Josemaría Escrivá Obras
206

Here in the presence of God who is presiding over us right now from the Tabernacle (how reassuring it is to have Jesus so very close to us!) we are going to meditate today on the virtue of hope, that gentle gift from God which makes our hearts overflow with gladness, spe gaudentes, joyful, for if we are faithful an everlasting Love awaits us.

Let us never forget that for all men, and therefore for each and every one of us, there are only two ways of living on this earth: either we lead a divine life, striving to please God; or we set him aside and live an animal-like existence, guided to a greater or lesser degree by human enlightenment. I have never given too much credit to the 'do-gooders' who pride themselves on their unbelief. I love them truly, as I do all mankind who are my brothers. I admire their good will which in certain aspects may even be heroic. But I also feel sorry for them because they have the immense misfortune of lacking the light and the warmth of God, and the indescribable joy which comes from the theological virtue of hope.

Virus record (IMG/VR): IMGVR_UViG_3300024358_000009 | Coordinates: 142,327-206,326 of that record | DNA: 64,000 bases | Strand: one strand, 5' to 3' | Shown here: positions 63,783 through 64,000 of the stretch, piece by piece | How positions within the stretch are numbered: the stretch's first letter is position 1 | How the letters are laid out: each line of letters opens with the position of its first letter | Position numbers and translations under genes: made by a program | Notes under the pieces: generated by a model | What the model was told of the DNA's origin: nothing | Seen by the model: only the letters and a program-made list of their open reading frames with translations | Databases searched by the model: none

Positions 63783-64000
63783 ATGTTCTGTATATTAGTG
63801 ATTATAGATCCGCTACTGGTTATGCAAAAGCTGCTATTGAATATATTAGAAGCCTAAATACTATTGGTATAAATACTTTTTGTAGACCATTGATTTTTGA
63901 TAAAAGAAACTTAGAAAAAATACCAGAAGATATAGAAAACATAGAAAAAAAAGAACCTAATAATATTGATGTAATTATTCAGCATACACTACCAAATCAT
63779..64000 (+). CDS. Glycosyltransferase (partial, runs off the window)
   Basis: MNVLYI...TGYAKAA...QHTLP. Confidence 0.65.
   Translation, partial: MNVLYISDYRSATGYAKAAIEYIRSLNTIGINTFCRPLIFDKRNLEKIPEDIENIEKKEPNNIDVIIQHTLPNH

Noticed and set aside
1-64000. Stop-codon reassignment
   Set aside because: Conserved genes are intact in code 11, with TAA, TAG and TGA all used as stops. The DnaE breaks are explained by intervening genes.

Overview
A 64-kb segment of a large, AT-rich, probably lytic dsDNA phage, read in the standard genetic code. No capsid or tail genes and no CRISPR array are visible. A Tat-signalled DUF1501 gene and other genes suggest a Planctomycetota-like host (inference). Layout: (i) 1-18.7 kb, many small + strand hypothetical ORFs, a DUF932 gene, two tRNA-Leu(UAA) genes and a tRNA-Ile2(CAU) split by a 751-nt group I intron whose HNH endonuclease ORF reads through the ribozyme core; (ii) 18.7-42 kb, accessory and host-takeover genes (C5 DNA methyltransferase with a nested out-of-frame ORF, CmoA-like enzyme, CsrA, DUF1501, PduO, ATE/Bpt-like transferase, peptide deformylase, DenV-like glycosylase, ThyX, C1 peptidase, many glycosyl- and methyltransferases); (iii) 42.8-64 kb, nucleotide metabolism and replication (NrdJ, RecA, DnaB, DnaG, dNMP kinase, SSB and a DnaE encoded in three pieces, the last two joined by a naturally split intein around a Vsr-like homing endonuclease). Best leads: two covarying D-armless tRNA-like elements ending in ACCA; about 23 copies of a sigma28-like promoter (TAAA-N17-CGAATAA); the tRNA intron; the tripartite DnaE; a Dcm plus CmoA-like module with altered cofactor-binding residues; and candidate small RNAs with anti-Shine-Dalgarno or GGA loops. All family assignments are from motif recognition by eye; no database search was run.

The true Christian, who acts according to his faith, always has his sights set on God. His outlook is supernatural. He works in this world of ours, which he loves passionately; he is involved in all its challenges, but all the while his eyes are fixed on Heaven. St Paul brings this out very clearly: quae sursum sunt quaerite; 'seek the things that are above, where Christ is sitting at the right hand of God. Savour the things of Heaven, not the things that are upon the earth. For you are dead', to worldliness, through Baptism, 'and your life is hidden with Christ in God.'

Previous View chapter Next